Only Dietary Fat, Not Protein Or Sugar (sucrose), Drives Obesity

Discussion in 'Scientific Studies' started by haidut, Jul 23, 2018.

  1. haidut

    haidut Member

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    This is a recent study that confirms another controversial one I posted on the forum more than a year ago.
    https://raypeatforum.com/community/...diet-healthier-than-caloric-restriction.6909/

    The newer study also had some unexpected findings. For example, increasing protein level in the diet did NOT increase satiety, and did not lead to weight loss. In fact, when dietary fat was higher than 20% of calories increasing protein levels led to increased weight. Some of that weight was lean mass but a lot of it was adipose tissue as well. At fat levels below 20%, varying protein levels up to 30% of calories had no effect on weight.
    The good news is that varying dietary sucrose also did NOT lead to weight gain - neither fat nor lean tissue. Even more interestingly, unlike protein, combining sugar with fat did NOT lead to weight gain even though the fat level was quite high - 41.7% of calories. Unfortunately, the study only looked at diets of up to 30% sucrose, which may be well-below the level of sucrose consumed by Peatarians or the general public for that matter. It would have been nice to see results from up to 60% sucrose. Still, the study is quite clear that official guidelines are mistaken in suggesting that sugar is leading to the obesity epidemic currently observed. It is all about the fat, they say. The study has a nice infographic at the beginning, which I am posting here because I think it illustrates quite nicely the results.

    https://www.cell.com/cell-metabolism/fulltext/S1550-4131(18)30392-9
    graphical_abstract.png

    New study finds that fat consumption is the only cause of weight gain | News | The University of Aberdeen
    "...Professor John Speakman, who led the study, said: “The result of this enormous study was unequivocal – the only thing that made the mice get fat was eating more fat in their diets. “Carbohydrates including up to 30% of calories coming from sugar had no effect. Combining sugar with fat had no more impact than fat alone. There was no evidence that low protein (down to 5%) stimulated greater intake, suggesting there is no protein target. These effects of dietary fat seemed to be because uniquely fat in the diet stimulated the reward centres in the brain, stimulating greater intake. “A clear limitation of this study is that it is based on mice rather than humans. However, mice have lots of similarities to humans in their physiology and metabolism, and we are never going to do studies where the diets of humans are controlled in the same way for such long periods. So the evidence it provides is a good clue to what the effects of different diets are likely to be in humans.”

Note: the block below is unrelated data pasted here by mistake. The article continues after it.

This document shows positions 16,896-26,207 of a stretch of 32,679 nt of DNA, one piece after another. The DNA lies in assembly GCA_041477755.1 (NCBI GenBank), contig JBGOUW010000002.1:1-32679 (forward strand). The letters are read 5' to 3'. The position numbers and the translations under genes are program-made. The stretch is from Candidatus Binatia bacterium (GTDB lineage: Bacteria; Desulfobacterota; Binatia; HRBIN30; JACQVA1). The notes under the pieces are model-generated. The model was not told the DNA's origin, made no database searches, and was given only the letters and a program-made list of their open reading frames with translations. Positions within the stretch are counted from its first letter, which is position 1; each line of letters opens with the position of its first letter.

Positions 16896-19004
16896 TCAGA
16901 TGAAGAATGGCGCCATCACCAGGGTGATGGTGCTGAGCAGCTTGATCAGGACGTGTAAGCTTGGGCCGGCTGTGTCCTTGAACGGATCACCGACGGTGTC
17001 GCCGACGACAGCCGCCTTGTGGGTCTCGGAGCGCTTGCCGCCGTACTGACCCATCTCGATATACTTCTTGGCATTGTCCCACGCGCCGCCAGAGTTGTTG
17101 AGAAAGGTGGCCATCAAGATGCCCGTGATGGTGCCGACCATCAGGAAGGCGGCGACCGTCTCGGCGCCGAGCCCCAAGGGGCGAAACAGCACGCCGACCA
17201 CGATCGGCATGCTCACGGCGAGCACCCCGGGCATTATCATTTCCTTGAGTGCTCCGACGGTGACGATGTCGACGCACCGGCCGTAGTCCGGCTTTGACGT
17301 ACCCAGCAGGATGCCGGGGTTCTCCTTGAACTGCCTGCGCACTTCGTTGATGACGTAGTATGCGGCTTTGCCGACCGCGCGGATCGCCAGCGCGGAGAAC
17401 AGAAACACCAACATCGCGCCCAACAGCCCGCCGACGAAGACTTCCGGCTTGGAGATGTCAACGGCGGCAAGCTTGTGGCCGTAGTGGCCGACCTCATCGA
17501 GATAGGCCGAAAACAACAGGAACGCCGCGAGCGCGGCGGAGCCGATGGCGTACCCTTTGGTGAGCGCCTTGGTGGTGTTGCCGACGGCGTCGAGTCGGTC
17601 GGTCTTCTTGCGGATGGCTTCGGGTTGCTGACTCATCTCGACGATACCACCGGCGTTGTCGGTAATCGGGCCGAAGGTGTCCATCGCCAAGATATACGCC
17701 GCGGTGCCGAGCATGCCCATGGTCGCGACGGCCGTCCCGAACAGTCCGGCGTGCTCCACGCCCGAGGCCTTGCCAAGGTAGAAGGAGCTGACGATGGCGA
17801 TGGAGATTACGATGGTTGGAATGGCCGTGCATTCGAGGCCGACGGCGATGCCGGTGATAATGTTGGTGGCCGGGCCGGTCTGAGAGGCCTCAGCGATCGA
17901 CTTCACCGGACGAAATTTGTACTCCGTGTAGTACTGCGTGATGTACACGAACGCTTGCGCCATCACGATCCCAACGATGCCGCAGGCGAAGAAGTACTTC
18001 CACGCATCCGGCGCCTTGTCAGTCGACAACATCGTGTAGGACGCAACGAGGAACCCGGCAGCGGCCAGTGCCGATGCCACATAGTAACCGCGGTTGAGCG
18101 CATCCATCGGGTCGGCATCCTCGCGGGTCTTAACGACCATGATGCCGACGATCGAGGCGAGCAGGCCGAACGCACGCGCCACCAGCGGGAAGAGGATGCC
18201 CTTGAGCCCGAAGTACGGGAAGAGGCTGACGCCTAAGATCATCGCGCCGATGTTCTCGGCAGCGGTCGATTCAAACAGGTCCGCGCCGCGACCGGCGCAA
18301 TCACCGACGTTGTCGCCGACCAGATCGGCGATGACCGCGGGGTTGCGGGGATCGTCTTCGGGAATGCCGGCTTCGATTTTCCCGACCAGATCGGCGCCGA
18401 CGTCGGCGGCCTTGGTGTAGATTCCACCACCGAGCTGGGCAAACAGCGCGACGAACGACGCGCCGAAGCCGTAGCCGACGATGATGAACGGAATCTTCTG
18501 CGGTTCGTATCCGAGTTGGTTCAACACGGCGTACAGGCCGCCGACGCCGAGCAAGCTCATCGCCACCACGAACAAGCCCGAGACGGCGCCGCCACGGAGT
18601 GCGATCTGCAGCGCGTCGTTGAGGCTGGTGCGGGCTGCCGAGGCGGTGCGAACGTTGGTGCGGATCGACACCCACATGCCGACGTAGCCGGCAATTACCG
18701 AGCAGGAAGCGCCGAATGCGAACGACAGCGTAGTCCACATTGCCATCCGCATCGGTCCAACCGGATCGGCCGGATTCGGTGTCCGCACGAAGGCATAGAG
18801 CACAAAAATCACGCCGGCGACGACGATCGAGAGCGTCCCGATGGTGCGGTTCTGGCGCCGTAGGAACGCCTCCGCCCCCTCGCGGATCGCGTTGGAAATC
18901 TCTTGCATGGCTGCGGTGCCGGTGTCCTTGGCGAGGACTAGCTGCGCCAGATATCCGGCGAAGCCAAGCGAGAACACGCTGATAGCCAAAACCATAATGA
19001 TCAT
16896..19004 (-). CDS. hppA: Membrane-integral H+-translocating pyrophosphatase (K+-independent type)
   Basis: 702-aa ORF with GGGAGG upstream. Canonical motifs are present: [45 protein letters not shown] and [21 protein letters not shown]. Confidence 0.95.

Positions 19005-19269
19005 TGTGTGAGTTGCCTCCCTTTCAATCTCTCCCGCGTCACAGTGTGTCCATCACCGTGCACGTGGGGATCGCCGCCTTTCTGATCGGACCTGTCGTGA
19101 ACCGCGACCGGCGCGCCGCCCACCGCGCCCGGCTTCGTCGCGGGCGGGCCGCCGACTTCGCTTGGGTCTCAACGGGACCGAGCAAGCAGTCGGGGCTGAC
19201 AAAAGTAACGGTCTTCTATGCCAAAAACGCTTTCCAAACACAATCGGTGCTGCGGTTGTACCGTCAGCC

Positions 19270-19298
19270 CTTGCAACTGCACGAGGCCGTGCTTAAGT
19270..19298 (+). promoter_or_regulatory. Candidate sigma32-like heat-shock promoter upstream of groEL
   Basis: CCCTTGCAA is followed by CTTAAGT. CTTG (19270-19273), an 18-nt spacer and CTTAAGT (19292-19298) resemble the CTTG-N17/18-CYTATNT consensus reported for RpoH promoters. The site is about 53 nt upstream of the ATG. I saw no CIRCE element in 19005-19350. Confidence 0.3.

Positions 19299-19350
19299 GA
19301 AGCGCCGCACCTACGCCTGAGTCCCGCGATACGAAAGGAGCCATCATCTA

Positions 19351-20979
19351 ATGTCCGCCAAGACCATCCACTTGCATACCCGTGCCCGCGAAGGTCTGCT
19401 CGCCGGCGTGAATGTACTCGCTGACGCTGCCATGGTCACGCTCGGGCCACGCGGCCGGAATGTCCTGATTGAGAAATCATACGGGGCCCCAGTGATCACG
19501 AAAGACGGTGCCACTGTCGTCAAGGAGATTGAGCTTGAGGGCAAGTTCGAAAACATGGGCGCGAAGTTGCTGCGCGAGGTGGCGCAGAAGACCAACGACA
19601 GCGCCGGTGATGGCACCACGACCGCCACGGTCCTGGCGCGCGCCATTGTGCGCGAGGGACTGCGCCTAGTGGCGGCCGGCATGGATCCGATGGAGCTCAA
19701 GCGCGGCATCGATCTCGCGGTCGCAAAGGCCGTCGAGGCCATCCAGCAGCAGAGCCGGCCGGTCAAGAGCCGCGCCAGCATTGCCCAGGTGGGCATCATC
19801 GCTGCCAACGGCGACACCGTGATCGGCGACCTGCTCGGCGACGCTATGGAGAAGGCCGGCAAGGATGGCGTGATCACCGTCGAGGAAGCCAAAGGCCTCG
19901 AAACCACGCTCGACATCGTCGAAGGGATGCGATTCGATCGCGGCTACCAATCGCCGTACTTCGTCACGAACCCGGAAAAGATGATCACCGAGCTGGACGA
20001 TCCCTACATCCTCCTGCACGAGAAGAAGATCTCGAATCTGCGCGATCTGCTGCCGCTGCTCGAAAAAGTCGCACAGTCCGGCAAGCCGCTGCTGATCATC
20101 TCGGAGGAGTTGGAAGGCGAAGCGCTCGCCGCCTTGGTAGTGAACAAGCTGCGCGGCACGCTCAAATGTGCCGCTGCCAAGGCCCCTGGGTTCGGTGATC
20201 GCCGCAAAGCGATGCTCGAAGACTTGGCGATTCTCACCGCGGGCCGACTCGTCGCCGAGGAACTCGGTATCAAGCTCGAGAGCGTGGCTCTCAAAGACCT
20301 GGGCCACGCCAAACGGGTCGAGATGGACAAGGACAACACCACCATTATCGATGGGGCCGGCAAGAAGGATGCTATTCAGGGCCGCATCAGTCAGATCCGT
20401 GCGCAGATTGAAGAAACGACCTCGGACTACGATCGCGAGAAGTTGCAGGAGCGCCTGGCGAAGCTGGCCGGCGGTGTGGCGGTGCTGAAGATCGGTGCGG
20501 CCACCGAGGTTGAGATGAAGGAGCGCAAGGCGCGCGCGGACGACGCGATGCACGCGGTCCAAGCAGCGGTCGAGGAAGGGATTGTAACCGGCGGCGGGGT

2. boxers

    boxers Member

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    Brilliant.. thank you for this
     
  3. Liubo

    Liubo Member

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    From the studies I've seen, lots of protein should have an effect kind of like niacin's, lowering NEFA and keeping it stored. This is the only study I have bookmarked right now but I'm sure there are more that say the same thing. Of course, I love when handsome men confirm my amateur research. @haidut
     
  4. OP
    haidut

    haidut Member

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    Well, thanks ;-)
    Protein increases insulin release at least as effectively as starch/glucose and sometimes even more. So, I am not surprised that combined with high fat diet it increased adiposity. However, in a lower fat diet I think it would lead to weight loss since it is thermogenic and lowers serotonin in the brain.
     
  5. CLASH

    CLASH Member

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    I dont think that this is entirely applicable to humans. Based on anatomical and physiologic differences in the GI tract between mice and humans I would say that humans are more geared towards eating fat whereas mice are not. The mouse small intestine has significantly less surface area and an enlarged cecum/ colon hypothesized to be specialized for fermentation. Whereas the human small intestine has many times greater surface area in the small intestine and a significantly smaller cecum and colon proportionally. These functions signify, atleast to me, a focus on absorption of nutrients in humans, while in mice a focus on fermentation. This article is a good refernce on the anatomical/ physiologic differences:
    How informative is the mouse for human gut microbiota research?